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Expert: Hillslope development guidelines need fine-tuning

PETALING JAYA: The current rainy spell has raised fears of landslides for especially those living on elevated grounds. A section of the old trunk road near Templer’s Park in Selangor had to be closed recently due to a landslide. There was also a report of soil erosion said to be threatening the safety of medium-cost flats nearby.

Landslides and hill slope development are not new in Malaysia. The federal government recently unveiled the Guidelines for Hillside and Highland Areas Development Planning with provisions to managing hill slope developments. Among other things, the guidelines ban building activities on slopes of more than 35 degrees. Also not allowed are projects on slopes of between 15 and 35 degrees and which display signs of erosion, land instability or laden with sensitive geological material. All development applications must be accompanied by a technical report by a registered engineer.

Slopes have been classified into four classes and four levels of height. Class 1 is for slopes of less than 15 degrees; Class 2 for slopes of between 15 and 25 degrees; Class 3 for slopes of 25 to 35 degrees; and Class 4 where slopes are more than 35 degrees.

Meanwhile, low land is classified as those below 150m high; hill land -- between 150m and 300m; highland -- from 300m to 1,000m; and mountain -- more than 1,000m.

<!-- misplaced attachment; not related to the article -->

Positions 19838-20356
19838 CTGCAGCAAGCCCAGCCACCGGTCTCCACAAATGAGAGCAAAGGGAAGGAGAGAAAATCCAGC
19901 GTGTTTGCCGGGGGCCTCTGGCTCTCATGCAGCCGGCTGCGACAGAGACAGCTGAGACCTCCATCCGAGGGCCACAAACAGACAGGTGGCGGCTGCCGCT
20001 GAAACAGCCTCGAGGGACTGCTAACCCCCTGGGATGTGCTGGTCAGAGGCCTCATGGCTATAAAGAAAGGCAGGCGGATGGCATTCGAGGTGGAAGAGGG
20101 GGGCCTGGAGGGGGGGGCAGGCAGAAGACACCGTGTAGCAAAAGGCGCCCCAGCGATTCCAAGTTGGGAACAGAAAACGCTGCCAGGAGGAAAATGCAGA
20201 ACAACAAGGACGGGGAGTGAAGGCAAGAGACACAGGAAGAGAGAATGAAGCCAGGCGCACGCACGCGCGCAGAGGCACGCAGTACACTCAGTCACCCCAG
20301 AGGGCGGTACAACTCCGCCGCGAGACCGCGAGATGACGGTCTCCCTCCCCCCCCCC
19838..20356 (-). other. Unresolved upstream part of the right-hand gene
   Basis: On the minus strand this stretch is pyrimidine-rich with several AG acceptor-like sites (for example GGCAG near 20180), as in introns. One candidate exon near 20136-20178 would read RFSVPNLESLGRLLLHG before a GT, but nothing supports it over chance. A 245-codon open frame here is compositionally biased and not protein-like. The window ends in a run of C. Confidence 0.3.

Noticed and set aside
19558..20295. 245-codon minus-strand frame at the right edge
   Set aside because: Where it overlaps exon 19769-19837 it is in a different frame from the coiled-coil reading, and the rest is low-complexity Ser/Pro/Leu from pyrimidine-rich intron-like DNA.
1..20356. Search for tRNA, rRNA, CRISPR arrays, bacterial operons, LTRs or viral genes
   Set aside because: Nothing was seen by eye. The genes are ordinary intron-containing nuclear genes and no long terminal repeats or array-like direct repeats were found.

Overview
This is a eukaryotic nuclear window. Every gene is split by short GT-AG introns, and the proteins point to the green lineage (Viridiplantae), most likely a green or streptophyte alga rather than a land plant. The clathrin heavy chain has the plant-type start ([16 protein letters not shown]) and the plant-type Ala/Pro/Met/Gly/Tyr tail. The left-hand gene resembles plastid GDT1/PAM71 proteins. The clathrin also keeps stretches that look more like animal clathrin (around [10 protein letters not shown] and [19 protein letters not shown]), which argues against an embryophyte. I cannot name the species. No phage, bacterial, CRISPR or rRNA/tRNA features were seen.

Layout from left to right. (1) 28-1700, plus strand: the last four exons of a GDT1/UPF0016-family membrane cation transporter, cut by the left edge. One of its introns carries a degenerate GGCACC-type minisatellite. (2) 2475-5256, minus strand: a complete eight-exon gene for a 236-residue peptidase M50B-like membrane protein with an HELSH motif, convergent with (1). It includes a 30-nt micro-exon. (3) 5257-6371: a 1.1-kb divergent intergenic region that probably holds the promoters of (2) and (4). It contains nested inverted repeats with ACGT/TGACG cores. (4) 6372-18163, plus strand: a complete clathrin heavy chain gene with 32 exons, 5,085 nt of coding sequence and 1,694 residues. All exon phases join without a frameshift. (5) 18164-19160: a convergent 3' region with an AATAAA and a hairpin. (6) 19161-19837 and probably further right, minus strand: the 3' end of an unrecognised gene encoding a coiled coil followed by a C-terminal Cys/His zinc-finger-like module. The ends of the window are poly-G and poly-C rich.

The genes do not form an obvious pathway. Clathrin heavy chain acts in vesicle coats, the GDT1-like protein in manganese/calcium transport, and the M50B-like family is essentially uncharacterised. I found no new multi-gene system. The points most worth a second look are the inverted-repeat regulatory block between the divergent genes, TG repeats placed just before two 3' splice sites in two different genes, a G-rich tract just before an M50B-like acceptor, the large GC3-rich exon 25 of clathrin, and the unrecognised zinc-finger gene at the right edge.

The guidelines, however, do not sit well with Dr Gue See Sew, CEO of G&P Professionals Group, an engineering consultancy. The group provides engineering services in the various areas such as geotechnical, infrastructure, flood mitigation and environmental. Gue feels that the guidelines are complicated and open to interpretation. He told theedgeproperty.com that it should be straight forward as the guidelines will be implemented by non-technical personnel.

Gue explains, for example, that there is no clear definition about the amount of erosion, which plays a crucial part in the classification process of a slope. “In all slopes, even Class 1 and 2, one is bound to see erosion features,” he explains. Gue says the guidelines should go by the gradient of the slope, which is simple and conservative, and already ascertained awhile back. As for the height aspect in the guidelines, he says the evaluation of a slope is not dependent on elevation but its geometry.

Overall, Gue sees a need for simpler guidelines on policy and stringent controls on managing a development from the engineering, construction and maintenance aspects.

To hear more of Gue’s comments on the hillside development guidelines, go to  theedgeproperty.com’s podcast audio in the multimedia segment.



The massive landslide that hit Bukit Antarabangsa, Hulu Klang, after heavy rains
on Dec 6, 2008, caused deaths and untold damage

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